Recently, Lawrence Summers, writing in the Financial Times, has rightly suggested that we could possibly be experiencing secular stagnation.
This is a new suggestion that warrants consideration by all.
The comments below are intended to be no more than an initial reaction to the issue raised by Professor Summers.
Whatever the cause, it is indisputable that many economies, including Japan, the United States and many countries in Europe, are currently suffering from deficient aggregate demand.
This deficiency in aggregate demand has been increasing in many countries, and has been contributing to the worrying tendency toward deflation, despite years of quantitative easing in major economic zones.
There are many developments that could create a secular decline in investment, aggregate demand and economic activity generally. This note will focus on only one such possibility.
Business fixed investment is weak, but not due to a lack of profitability. In Japan, the United States and Europe the share of profits in national income has been increasing for more than three decades, and is now at record high levels. There is no need to reduce real unit labour costs, or to further lower real interest rate costs, as those parameters are not general constraints on business investment.
Let us further consider the declining share of labour income in national income. This trend is widespread, and the causes are not well understood. It is unusual, as in the post-war period, in the 1950s and 1960s, it was widely documented that most industrialised countries reported constant factor shares in national income. They were generally years of high employment and low inflation.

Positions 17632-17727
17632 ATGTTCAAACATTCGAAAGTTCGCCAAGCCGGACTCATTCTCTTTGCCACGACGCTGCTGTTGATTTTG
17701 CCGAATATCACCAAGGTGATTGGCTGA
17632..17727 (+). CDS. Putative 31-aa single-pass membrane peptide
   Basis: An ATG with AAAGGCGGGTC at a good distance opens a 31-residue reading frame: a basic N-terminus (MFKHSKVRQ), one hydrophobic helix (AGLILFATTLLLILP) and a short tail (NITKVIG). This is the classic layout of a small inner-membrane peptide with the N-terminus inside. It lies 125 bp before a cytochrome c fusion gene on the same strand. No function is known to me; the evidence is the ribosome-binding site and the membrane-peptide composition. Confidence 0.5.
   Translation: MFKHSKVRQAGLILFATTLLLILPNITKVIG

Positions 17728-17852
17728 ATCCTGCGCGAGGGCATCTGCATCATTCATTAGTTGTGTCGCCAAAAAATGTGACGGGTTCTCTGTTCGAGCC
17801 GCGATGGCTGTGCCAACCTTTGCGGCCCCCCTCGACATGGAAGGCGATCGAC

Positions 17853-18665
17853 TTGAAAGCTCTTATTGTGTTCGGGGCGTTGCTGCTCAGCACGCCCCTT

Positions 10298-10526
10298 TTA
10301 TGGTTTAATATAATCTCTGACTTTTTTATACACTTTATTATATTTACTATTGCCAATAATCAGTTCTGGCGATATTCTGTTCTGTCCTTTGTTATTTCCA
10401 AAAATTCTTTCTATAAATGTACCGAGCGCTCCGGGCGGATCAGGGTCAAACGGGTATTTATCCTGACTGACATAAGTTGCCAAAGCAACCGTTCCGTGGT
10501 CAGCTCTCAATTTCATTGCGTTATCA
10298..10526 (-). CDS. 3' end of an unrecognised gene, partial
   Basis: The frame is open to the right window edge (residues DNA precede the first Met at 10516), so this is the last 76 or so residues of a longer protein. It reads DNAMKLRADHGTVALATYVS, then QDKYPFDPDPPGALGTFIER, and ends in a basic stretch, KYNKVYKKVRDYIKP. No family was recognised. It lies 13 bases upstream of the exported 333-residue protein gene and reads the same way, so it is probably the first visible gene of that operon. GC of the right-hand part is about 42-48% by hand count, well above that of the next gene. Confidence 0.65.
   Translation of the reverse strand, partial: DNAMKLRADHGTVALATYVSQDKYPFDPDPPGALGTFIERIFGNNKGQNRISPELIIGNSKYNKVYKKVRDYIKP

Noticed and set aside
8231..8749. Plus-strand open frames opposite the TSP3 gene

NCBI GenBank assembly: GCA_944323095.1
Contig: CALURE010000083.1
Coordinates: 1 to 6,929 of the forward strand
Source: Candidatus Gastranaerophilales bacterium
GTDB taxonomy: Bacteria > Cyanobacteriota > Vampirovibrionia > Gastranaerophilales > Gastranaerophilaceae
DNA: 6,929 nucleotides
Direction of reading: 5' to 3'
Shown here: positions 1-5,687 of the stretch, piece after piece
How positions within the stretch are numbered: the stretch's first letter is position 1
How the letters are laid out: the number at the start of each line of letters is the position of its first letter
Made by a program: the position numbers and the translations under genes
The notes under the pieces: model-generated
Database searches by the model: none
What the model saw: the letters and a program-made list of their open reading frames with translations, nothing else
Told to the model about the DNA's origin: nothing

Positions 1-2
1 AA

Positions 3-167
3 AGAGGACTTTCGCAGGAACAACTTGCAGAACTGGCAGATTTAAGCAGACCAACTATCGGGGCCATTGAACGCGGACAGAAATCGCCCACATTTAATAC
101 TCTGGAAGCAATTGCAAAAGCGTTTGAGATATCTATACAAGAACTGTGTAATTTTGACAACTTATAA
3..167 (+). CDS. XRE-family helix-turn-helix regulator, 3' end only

Relative to the total economy, declining household incomes, due to falling real wages, higher direct and indirect taxation and rising unemployment, must be contributing to declining consumer demand. Such developments combined could be a source of secular stagnation.
In the case of Europe, fiscal austerity including in Germany, wage restraint policies in Germany and elsewhere, and the massive current account surplus in Germany, are no doubt adding to the deflationary tendency spreading throughout Europe and beyond. The periphery is suffering greatly from the German orthodoxy.
Policy solutions have not been widely debated, particularly in Europe. We often hear that there are supply-side problems and that structural reforms and increased private investment will drive the economy forward. Well, supply-side reforms are necessary to increase productivity, but they do not necessarily drive-up demand and employment in the near term. And even with profitability high, no-one will undertake investment if consumer incomes and consumer demand are shrinking.
Monetary policy is at its absolute limit in so far as interest rates are concerned. Some commentators may want to see even lower real interest rates; but nominal and real interest rates have been declining for a decade or more (real interest rates have recently been negative) and those declines have not been effective in raising business investment or consumption.
Fiscal policies are in austerity mode for fear of raising already excessive levels of public debt. Arguably, as IMF analysis suggests, such policies are also contributing to weak demand and possibly, therefore, to secular stagnation.
Declining populations and workforces in some countries are also contributing to lower incomes, the strike of private investment and to general stagnation.
Arguably, there is only one monetary and fiscal policy combination that is powerful enough to check the tendency toward secular stagnation. That policy is overt money financing of budget deficits.
Overt money financing (helicopter drops), if executed properly, can add to household incomes without raising public debt or interest rates. If wages policy could be deployed to raise wages, where appropriate, then that would also add to demand stimulus.
Through those channels there is a considerable probability that recessions, depressions, deflation and any secular decline could be arrested, and reversed. Those policies have the potential to address price and wage imbalances, add to household incomes, stimulate demand, put economies onto a higher growth trajectory and take them back toward full employment equilibrium.